Throughout The Lifted Veil Bertha is associated with all that is mysterious, aggressive, and potent - in a word, castrating - about female sexuality. Her "cruel eyes" are reflected in "Giorgione's picture of the cruel-eyed woman, said to be a likeness of Lucrezia Borgia," that Latimer had been "looking at" on a visit to an art gallery in Prague (18-19). Like Bertha, the painting of Borgia, who supposedly used mysterious and deadly poisons to devastating effect herself, appears to mesmerize and intoxicate him. Latimer states: "I had stood long alone before it [the picture] [...] till I felt a strange poisoned sensation, as if I had long been inhaling a fatal odour" (19).

The connection between Bertha and Lucrezia Borgia is made explicit a little later in the chapter when Latimer leaves the gallery after "refus[ing] to come within sight of another picture that day" (19). As he is walking, Latimer feels Bertha's "arm slipped within [his]" (19). "In the same instant," Latimer explains, "a strange intoxicating numbness passed over me, like the continuance or climax of the sensation I was still feeling from the gaze of Lucrezia Borgia" (19). The eroticism of this scene captured in the words "climax" and "sensation" is offset by the "cruel eyes" of Borgia's portrait which return Latimer's gaze with a castrating, Medusa-esque intensity. Indeed, the figure of Medusa is an apt one as the portrait painter's name, "G(i)org(i)on(e)," at once hides and reveals the name 'Gorgon': "When the veils are lifted," Elizabeth Grosz writes, "there is only the Medusa - woman's castrated genitals, lacking, incomplete, horrifying (for men)" (121). It is at this juncture in the story that the veil surrounding Bertha is first lifted for Latimer.

When the veil is lifted from Bertha, in a prophetic vision, Latimer does not see the "beautiful sylph" that has enchanted him in the past (25-26). Instead, in the vision, Latimer sees a much older Bertha wearing "a studded serpent" brooch "with diamond eyes" (19). Noticing the "white marble medallion of the dying Cleopatra," as Bertha approaches him, Latimer telepathically reads Bertha's thoughts at the very moment she wonders, with more than a little disgust, why he has not killed himself before now (19). After the veil is lifted from Bertha, Latimer sees nothing - only what he calls, with a "chill shudder of repulsion," "a blank prosaic wall" (32). "It was a moment of hell," he says, "I saw into her pitiless soul - saw its barren worldliness, its scorching hate" (19). Now Bertha is fully revealed to him, Latimer is left only with what he describes as "the horror of that certitude!" (21) In Eliot's story, the lifting of the veil shrouding Bertha from Latimer, with its poisonous, serpentine imagery, is directly linked to 'deadly' and 'transgressive' female sexuality: in all its 'horror' and 'ugliness.'

Veiled Secrets

Like The Lifted Veil, the narrative of Wilkie Collin's novel, The Two Destinies, is driven by a series of visionary, telepathic communications between its two central characters: the childhood sweethearts George Germaine and Mary Dermody.[5] Following George and Mary's enforced separation, instigated by George's domineering father, George visits the Shetland Isles. After a riding accident whilst pony-trekking in Shetland, George is taken to the house of Mr Dunross so that he can recover from his injuries. Along with Mr Dunross, the house is also inhabited by his daughter, who is known only as "Miss Dunross" throughout the text. According to Collins, the character of Miss Dunross was "modelled" on:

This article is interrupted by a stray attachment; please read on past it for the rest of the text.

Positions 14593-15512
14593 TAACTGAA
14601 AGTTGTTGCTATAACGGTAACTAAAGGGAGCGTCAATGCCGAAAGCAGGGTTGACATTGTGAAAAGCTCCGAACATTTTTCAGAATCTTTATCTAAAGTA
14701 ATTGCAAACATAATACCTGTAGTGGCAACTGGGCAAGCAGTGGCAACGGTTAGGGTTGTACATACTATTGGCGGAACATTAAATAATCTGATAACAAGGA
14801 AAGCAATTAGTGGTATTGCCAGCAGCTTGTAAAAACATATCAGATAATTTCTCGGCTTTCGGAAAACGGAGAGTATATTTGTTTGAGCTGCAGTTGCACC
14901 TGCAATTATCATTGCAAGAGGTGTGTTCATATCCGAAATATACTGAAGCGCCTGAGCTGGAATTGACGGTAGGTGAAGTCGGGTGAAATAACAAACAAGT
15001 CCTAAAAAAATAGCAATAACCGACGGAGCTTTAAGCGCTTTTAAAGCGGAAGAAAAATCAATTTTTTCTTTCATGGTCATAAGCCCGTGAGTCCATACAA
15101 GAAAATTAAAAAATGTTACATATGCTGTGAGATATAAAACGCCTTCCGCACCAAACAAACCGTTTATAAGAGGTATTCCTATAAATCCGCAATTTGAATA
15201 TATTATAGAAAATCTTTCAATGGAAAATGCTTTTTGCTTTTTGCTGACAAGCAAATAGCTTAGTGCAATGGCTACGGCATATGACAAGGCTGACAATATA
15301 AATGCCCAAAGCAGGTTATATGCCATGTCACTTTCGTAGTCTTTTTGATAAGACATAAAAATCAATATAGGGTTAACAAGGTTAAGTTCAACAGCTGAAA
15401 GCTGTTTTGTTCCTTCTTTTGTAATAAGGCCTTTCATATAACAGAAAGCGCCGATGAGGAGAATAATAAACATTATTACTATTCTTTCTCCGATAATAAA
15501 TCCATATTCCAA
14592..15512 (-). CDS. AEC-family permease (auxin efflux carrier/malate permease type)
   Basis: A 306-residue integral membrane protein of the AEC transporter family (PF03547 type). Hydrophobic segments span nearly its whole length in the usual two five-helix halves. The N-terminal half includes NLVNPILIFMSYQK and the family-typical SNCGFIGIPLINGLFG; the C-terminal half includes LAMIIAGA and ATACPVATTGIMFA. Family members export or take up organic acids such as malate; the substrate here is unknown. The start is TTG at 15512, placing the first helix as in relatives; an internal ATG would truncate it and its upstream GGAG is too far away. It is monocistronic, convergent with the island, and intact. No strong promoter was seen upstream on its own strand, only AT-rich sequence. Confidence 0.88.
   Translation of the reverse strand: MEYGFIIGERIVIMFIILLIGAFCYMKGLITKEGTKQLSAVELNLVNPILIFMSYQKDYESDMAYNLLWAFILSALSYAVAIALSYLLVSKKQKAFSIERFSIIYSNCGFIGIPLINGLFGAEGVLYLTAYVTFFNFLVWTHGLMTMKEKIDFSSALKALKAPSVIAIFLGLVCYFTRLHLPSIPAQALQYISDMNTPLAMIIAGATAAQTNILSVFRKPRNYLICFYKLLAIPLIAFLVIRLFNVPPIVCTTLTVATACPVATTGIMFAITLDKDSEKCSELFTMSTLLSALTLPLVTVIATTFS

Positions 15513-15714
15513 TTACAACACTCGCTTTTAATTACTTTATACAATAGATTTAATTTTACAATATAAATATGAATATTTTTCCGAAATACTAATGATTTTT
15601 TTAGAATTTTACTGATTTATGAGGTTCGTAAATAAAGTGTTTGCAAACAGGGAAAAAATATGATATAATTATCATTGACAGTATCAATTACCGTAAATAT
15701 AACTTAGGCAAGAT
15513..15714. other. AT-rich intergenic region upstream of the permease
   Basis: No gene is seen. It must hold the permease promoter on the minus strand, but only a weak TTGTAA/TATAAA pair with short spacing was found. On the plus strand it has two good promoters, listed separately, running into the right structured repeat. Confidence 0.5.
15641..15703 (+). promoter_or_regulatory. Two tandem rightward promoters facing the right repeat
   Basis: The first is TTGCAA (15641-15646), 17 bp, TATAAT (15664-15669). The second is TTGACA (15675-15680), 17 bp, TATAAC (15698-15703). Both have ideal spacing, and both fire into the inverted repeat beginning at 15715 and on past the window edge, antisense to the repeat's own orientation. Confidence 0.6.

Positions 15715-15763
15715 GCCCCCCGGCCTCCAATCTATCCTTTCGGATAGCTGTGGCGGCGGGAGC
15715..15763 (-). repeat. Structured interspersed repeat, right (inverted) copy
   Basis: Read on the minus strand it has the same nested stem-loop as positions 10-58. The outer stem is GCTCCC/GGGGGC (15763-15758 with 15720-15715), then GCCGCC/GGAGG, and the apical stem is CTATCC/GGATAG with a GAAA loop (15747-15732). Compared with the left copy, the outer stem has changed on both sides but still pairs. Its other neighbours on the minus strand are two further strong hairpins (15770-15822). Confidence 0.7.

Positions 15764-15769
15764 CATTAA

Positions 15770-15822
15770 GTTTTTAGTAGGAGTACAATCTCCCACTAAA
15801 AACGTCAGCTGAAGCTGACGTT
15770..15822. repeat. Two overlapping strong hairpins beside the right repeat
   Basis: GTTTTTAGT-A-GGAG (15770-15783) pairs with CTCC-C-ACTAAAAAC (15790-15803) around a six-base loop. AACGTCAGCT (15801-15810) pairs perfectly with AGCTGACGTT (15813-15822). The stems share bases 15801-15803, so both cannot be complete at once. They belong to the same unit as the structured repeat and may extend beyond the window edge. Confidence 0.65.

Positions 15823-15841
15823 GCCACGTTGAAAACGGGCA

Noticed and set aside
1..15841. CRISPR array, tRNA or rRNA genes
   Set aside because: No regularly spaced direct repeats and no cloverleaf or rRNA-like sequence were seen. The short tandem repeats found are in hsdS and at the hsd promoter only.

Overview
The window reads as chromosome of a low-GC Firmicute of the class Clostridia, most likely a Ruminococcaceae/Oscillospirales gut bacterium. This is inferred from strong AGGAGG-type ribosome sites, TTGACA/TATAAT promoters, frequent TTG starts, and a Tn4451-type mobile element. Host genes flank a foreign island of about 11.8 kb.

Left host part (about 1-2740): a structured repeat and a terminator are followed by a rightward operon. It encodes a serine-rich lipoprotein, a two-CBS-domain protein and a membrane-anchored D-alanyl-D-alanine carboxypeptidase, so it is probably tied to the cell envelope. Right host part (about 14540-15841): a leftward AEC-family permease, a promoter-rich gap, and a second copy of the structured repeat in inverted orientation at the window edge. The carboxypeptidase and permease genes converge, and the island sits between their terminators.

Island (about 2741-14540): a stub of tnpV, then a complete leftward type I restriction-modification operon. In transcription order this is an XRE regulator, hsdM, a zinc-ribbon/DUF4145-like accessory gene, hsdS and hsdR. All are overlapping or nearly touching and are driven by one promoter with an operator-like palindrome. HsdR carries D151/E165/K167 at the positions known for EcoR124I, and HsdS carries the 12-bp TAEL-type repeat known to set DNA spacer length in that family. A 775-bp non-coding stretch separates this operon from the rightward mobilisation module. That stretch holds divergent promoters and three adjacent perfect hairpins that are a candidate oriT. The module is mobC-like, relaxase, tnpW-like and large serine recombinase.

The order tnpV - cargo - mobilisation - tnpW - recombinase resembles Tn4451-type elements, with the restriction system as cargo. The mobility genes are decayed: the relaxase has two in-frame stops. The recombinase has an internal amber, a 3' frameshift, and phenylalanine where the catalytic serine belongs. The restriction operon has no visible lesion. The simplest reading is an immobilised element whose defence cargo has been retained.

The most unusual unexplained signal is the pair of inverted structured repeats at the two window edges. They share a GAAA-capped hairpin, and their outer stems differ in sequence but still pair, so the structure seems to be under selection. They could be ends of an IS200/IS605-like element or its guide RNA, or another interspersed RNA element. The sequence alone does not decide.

an unhappy lady suffering from some disease of the blood which produced a terrible deformity in the face. She was invariably veiled - and she uniformly refused to say why [...] The name of the disease, and the nature of the deformity, my informant refused to reveal (Baker and Clarke 555).

The non-revelation of the 'unhappy lady's' deformity is strangely echoed in The Two Destinies by the character of Miss Dunross, who also wears "a very large and thick veil on [her] head" (98). The "nature" of Miss Dunross's "deformity," like her Christian name, is a secret in-and-of the text which elides the possibility of a full disclosure. Whilst in Shetland, George tries desperately to penetrate the secret behind Miss Dunross's veil, but it effectively blinds him in that he sees nothing. Akin to Latimer in The Lifted Veil, the very fact that George cannot see Miss Dunross makes her all the more fascinating to him. "I own it. I feel deeply interested in her," George says at one point (132).

On one of the occasions that George attempts to see past Miss Dunross's veil, to penetrate its mystery, he is spotted by Miss Dunross's "quickness of perception" (99). "You have been trying to see me," Miss Dunross tells him, before adding:

Don't associate any romantic ideas of invisible beauty with me [...] I had but one beauty to boast of before I fell ill - my complexion - and that has gone forever. There is nothing to see in me now, but the ruin of what was once a woman [...] the darkness [is] a perpetual obstacle, so far as your eyes are concerned, between you and me (99, original emphasis).

What is immediately striking about this passage is Miss Dunross's use of the adjective "invisible" in order to describe her 'lack' of beauty. It is possible that Collins uses the word "invisible" in the sense of something hidden from view, but this would not fully explain why Miss Dunross's veiled beauty or ugliness is frequently placed outside the realm of the 'normal' sense of visibility. For example, after her death the doctor says of George that, "[w]hen he thinks of her now, let him think of the beauty which no bodily affliction can profane ­- the beauty of the freed Spirit, eternally happy in its union with the angels of God" (150).